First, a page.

FIG. 8 depicts another optical architecture, referred to as a “darkfield” optical architecture 800. Darkfield optical architecture 800 comprises a lens array 802 positioned somewhat off of the specular angle of reflection such that specularly reflected light does not reach the image sensor 804, but close enough to the specular angle of reflection that some light reflected from tracking features in the image (e.g. surface irregularities, dust, hair, etc.) does reach the image sensor 804. This type of imaging also may be referred to as “darkfield” illumination. This may help to avoid saturation of the image sensor where a large number of images are superimposed on the image sensor, as the overlaid images are primarily dark, with the tracking features appearing as lighter features over the dark background.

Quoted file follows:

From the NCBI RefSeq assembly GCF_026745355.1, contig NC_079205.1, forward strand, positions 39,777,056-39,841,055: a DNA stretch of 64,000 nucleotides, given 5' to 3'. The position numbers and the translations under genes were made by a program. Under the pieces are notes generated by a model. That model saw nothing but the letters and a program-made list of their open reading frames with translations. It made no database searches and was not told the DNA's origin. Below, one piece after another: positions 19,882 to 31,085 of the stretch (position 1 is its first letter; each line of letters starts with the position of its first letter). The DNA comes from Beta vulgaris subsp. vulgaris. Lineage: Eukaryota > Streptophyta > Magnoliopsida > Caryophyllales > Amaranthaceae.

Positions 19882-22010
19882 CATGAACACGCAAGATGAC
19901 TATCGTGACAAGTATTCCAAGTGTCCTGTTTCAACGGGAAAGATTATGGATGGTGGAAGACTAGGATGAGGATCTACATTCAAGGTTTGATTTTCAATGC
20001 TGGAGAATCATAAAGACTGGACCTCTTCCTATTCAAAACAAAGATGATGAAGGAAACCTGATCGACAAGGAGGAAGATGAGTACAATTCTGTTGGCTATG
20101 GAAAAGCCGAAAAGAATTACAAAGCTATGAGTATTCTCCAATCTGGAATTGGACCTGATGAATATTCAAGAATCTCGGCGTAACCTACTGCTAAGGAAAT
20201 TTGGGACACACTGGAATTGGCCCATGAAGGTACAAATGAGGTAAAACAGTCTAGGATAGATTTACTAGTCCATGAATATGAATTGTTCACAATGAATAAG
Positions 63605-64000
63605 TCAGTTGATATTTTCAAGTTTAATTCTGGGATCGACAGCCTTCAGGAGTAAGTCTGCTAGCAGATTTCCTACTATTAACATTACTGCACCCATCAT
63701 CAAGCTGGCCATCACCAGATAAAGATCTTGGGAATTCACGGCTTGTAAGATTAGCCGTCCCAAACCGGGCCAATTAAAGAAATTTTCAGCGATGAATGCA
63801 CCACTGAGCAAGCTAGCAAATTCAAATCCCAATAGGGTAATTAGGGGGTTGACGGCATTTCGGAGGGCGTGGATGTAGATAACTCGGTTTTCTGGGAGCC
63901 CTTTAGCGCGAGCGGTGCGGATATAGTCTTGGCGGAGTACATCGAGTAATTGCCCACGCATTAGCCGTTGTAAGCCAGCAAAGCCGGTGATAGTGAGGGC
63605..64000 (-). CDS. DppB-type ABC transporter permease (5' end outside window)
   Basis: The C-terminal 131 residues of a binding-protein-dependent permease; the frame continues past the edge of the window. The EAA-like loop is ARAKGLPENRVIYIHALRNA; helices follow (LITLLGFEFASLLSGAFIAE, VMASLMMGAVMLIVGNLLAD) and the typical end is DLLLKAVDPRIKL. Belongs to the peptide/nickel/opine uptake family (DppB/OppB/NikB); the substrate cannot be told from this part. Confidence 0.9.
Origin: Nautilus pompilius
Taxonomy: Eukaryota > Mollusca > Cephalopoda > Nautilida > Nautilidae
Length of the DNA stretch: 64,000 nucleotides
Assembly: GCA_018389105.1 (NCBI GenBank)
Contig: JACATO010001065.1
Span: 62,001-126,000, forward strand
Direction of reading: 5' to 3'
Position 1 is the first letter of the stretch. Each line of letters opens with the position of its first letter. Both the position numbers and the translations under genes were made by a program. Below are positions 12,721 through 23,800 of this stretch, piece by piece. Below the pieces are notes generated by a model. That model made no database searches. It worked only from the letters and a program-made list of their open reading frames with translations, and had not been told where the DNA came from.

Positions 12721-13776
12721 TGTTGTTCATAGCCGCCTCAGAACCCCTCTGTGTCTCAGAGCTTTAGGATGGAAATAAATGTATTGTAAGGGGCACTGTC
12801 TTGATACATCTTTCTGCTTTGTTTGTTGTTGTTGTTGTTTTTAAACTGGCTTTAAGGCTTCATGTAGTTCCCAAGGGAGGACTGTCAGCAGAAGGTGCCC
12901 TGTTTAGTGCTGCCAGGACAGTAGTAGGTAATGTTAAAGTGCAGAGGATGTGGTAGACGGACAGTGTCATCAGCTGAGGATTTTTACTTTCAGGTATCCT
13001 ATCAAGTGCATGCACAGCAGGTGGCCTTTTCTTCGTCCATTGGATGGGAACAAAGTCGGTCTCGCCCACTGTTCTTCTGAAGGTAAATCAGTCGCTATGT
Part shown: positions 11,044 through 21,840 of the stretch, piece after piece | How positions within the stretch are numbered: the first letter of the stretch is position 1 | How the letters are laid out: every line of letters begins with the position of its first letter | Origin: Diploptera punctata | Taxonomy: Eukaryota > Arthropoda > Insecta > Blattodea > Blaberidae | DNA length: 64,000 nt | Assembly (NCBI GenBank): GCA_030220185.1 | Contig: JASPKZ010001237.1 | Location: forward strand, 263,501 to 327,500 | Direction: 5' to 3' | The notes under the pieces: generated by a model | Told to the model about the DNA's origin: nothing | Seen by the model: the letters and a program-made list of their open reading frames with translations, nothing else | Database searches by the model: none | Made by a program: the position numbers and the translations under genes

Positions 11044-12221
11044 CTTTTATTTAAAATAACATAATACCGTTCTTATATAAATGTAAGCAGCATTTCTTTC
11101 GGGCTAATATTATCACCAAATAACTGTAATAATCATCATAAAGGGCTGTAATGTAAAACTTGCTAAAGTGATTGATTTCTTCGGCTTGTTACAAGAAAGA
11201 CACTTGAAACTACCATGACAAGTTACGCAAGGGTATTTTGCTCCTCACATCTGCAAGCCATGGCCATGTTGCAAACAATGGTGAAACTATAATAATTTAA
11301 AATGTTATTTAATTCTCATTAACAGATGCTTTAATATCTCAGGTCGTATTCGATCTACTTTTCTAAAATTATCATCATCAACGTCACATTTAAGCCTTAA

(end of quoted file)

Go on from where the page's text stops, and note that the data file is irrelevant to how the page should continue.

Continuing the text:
FIG. 9 shows yet another embodiment of an optical architecture 900. Architecture 900 may be referred to as an “oblique” optical architecture, where the lens array 902 and image sensor 904 are located at an oblique angle relative to an angle of incidence of light from the light source 906. In such a configuration, light from the light source 906 is incident on the tracking surface at a grazing angle, and light scattered off the tracking surface is detected by the obliquely arranged image sensor 904. Contrast of the surface images is enhanced by shadows created by surface height variations, allowing tracking features on the surface to be distinguished. It will be understood that the optical architectures presented in FIGS. 7-9 are shown for the purpose of example, and are not intended to be limiting in any manner.